Nuclei and the nuclear force

Similar to quarks, which stick together through the exchange of gluons, protons and neutrons stick together through the exchange of mesons. Instead of exchanging colors, they exchange quarks. So a particle that is a proton may send out a meson and be a neutron the next moment. You can see this illustrated in the animation on the right.

The particles created when protons and neutrons stick together through the exchange of mesons are called nuclei (singular: nucleus). Since protons and neutrons are the only particles found inside a nucleus, we also call them nucleons.

In contrary to quarks that can only appear in special numbers since the overall hadron has to be color neutral, the protons and neutrons don't have to worry about special numbers. After all, they are color neutral from the beginning. So you can find nuclei with any number of nucleons. For example, a helium nucleus usually has two protons and two neutrons. A meitnerium nucleus has 109 protons and 159 neutrons.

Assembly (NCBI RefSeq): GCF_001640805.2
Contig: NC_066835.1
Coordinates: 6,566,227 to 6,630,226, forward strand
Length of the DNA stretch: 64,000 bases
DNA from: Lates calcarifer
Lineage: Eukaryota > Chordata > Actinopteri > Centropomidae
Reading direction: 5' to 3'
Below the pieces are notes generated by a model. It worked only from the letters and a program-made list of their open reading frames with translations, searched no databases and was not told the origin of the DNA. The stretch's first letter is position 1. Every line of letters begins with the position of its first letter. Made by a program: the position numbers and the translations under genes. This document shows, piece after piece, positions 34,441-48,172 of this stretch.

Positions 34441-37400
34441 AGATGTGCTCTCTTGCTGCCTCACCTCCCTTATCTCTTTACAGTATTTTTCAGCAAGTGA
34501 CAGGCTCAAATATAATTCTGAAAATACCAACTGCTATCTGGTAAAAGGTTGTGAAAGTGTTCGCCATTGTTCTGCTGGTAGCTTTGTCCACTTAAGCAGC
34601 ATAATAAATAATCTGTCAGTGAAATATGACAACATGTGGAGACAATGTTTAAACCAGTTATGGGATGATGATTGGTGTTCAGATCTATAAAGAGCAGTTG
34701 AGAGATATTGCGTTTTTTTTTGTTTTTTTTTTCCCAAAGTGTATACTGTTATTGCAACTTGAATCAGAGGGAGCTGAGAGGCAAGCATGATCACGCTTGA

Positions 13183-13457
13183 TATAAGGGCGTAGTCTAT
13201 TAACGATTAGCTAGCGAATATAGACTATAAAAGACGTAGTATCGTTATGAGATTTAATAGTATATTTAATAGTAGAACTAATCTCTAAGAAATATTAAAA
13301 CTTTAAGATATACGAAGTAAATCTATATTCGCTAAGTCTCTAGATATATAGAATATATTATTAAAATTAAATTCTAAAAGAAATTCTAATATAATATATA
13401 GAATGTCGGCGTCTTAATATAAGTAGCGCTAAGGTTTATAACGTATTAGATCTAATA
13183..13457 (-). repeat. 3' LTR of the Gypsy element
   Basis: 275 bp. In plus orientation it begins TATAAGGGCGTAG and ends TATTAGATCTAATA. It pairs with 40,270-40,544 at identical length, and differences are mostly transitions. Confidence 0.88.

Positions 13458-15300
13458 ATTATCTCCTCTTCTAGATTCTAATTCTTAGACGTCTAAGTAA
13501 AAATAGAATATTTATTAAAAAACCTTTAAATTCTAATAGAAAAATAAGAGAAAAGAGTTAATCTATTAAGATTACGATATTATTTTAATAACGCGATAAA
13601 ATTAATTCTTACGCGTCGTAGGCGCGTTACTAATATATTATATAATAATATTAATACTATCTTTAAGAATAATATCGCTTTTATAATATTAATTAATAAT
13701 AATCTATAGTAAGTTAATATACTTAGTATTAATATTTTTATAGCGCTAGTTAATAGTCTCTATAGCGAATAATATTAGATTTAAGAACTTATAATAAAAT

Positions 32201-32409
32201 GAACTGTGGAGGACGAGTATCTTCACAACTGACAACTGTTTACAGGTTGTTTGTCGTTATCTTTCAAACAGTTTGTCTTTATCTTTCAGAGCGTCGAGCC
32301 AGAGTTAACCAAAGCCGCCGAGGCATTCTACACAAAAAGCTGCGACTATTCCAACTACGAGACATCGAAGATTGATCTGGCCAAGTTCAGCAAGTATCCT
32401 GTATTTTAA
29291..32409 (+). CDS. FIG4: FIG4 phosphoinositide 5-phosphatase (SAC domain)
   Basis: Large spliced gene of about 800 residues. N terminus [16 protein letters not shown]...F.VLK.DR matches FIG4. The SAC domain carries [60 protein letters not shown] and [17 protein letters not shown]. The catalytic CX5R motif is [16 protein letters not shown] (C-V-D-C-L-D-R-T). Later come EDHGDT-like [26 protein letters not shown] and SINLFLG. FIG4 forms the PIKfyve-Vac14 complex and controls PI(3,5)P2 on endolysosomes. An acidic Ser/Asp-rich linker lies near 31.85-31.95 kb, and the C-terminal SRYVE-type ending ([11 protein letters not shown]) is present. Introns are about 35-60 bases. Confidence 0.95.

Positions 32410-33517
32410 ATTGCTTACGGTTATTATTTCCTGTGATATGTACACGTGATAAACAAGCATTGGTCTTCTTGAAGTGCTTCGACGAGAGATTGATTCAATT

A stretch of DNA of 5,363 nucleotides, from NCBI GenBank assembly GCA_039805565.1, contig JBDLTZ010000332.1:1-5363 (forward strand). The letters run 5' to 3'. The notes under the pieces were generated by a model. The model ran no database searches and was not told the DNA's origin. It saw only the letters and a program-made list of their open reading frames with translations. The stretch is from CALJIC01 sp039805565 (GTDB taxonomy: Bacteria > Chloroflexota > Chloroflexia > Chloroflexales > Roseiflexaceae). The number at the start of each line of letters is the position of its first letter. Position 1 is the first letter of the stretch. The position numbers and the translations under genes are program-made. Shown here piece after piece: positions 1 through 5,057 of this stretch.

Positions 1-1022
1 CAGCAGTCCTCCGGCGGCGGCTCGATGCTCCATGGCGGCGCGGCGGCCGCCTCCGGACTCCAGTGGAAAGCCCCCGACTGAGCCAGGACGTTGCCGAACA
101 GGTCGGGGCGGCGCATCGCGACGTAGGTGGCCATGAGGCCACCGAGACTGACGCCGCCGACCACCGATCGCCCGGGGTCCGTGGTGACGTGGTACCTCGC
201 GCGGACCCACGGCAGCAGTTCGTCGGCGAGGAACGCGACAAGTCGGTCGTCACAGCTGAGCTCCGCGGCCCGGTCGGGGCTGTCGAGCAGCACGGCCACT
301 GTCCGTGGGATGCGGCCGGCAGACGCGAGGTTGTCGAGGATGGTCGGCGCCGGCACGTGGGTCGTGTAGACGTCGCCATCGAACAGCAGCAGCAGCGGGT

Even though the nucleons don't have to worry about making a color neutral particle, they have other things to worry about. If the ratio between the protons and neutrons isn't right, the different forces inside the nucleus won't be stable. There will be changes in the nucleus until the forces have stabilised. We call these changes decays.

You can build your own nucleus on the right and check if it's a stable one or not. We'll take a closer look at the different decays later.

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